″We Were Told to Stop Trespassing at All Costs″ | Culture | Arts, music and lifestyle reporting from Germany | DW | 02.11.2006

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"We Were Told to Stop Trespassing at All Costs"

As a member of the former East German army, Peter Zahn guarded the hottest spot on the inner-German border at the western-most tip of the Eastern bloc. He told DW-WORLD.DE about the experience.

Peter Zahn in uniform with a military dog in the mid-1960s

Peter Zahn was stationed near the US-run Point Alpha

DW-WORLD.DE: What were your tasks as a border guard in the former East German army, the NVA?

Peter Zahn: I served as a border guard in the East German NVA from May 2, 1968 to Oct. 29, 1969 as part of my 18-month basic military service. For the next one and a half years I was a soldier in the Border Training Regiment in Eisenach/Thuringia and then a private in the Border Company Geisa/Rhön. At that time Geisa was the western-most city in East Germany and in the entire Soviet-dominated Eastern bloc.

Although we never had to use our firearms against escapees, at least while I was there, the Geisa area was the hottest point during the Cold War. It was assumed that, in the case of war, the Warsaw Pact states would launch an attack from this area.

One of our tasks was to observe the border, which included tactical intelligence of what were then hostile powers (such as the American armed forces at nearby Point Alpha), securing the border and fulfilling customs duties. Another and more important task was to prevent people from illegally crossing the border or vandalizing the border facilities.

We were never given explicit orders to shoot but we were told in the daily briefings to stop trespassing at all costs. We were also responsible for the Border Zone (5 kilometers, 3.1 miles) and Protection Area (500 meters, 1,640 feet) next to it.

How did East German civilians react to you?

A wide grassy path lined by barbed wire on both sides

Zahn's border area near Geisa has since been converted to a hiking trail

The population was resentful, and some even hated us because we had to carry out inspections of vehicles and people on the roads.

If a local doctor, whom we were also patients of and knew well, wanted to visit a patient in a neighboring village, we had to search the trunk of his car. When he returned, it was the same procedure all over again. As a normal person, we would have done away with this kind of nonsense, but we never knew if the traveler was a spy for the border police and would inform the company commander of lax controls.

We also had to make sure that the farmers left their fields in the Protection Area one hour before the calendar sunset. The farmers were quite resentful in some cases.

All in all, our relationship to the civilian population was not negative. Some of us found girlfriends and even future wives in the surrounding villages.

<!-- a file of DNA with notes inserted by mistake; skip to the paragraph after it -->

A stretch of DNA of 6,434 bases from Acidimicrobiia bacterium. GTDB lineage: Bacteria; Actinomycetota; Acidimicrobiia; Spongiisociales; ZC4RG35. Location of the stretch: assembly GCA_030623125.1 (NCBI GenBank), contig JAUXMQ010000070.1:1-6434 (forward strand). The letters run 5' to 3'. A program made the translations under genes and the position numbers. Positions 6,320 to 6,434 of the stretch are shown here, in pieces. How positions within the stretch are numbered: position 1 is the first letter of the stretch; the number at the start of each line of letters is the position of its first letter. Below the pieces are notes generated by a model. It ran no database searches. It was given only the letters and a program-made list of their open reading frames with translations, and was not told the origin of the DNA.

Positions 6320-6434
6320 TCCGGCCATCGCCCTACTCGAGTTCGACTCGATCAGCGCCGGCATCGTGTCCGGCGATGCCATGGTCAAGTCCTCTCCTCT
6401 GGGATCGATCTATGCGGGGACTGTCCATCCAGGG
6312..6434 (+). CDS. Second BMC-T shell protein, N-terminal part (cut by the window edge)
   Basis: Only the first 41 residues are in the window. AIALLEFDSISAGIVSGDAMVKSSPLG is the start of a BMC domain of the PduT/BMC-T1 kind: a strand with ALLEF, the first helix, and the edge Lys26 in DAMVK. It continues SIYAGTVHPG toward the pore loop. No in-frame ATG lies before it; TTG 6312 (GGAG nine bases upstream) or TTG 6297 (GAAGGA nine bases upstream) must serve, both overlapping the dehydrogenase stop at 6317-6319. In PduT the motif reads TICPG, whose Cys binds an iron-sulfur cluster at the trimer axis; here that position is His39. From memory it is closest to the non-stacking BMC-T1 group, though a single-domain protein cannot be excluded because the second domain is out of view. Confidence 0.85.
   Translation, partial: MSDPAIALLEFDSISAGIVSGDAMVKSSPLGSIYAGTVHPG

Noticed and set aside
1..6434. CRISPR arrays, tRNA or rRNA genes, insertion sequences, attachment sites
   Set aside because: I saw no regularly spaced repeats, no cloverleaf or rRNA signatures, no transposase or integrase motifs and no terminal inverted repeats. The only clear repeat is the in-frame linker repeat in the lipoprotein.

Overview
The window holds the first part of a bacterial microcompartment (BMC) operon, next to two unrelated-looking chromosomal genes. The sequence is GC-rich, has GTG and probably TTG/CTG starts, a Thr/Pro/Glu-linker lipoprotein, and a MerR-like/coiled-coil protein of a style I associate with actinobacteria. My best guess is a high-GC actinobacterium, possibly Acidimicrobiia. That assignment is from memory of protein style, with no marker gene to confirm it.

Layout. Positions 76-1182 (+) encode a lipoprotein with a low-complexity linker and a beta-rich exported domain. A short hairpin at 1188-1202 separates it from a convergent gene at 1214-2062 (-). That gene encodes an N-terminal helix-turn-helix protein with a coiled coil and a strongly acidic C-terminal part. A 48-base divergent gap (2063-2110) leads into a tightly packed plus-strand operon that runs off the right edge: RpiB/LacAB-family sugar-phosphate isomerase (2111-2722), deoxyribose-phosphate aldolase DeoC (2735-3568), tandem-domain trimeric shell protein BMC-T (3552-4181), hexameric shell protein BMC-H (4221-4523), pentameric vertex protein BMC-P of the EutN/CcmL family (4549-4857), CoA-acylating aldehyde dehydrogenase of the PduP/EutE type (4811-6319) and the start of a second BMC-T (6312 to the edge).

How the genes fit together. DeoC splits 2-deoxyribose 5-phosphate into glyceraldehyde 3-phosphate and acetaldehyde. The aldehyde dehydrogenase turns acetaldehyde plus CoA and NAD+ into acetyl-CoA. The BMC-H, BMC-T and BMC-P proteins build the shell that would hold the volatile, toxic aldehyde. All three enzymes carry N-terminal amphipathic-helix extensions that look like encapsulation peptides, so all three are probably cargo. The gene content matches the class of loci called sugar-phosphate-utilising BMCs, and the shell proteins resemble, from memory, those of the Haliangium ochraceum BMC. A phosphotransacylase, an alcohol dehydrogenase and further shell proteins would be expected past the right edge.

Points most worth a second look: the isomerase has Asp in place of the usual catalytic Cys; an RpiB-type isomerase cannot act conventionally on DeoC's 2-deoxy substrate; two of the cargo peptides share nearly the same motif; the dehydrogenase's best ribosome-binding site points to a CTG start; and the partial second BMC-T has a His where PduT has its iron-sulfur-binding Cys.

Were you indoctrinated by your superiors?

We received political lessons, although we weren't necessarily expected to spout the same line as the political officer. However, our superiors reported their impressions of our political attitudes to a representative of the Ministry of Security, who regularly visited our border company undercover. The officers always seemed somewhat nervous during these visits, but they left us cold.

What did the border mean for you, personally or as a soldier?

Peter Zahn, portrait

Zahn now lives in Leipzig and is head of computer service at the Univ. of Music and Theater

Due to my own experiences and the political education I had received at home and at school, I saw the border as necessary -- for example, when doctors educated in East Germany wanted to settle in the West after their studies.

At the same time it was strange. The idea of shooting at other people was simply unthinkable. The refugees were often young people who didn't know what consequences their actions had on their families, for example, and couldn't be considered guilty. I think everyone in our company felt the same way and -- thank God -- we were never put in such a situation.

Our part of the border was a paradox, really. In contrast to its supposed geo-strategic significance, which we didn't grasp at all then, things were relatively quiet. It can't be compared with the situation at the Berlin Wall, where border troops were often faced with the decision to fire on escapees.

How did you experience the fall of the Iron Curtain?

I saw the reunification coming years in advance, though I didn't know exactly when. Nov. 9, 1989 was much more exciting for me. While I was working as an academic assistant in the physics department at what was then Karl Marx University, I was asked to become a reserve officer. After much hesitation, I agreed.

After the Wall fell, we were in a state of delirium. We submitted a request for our reserve activities to be ended, which was approved a few days later. We visited Helmstedt and Braunschweig in West Germany, which would have been impossible before. In the NVA even listening to western radio stations was punishable and there we were on an outing in the West.

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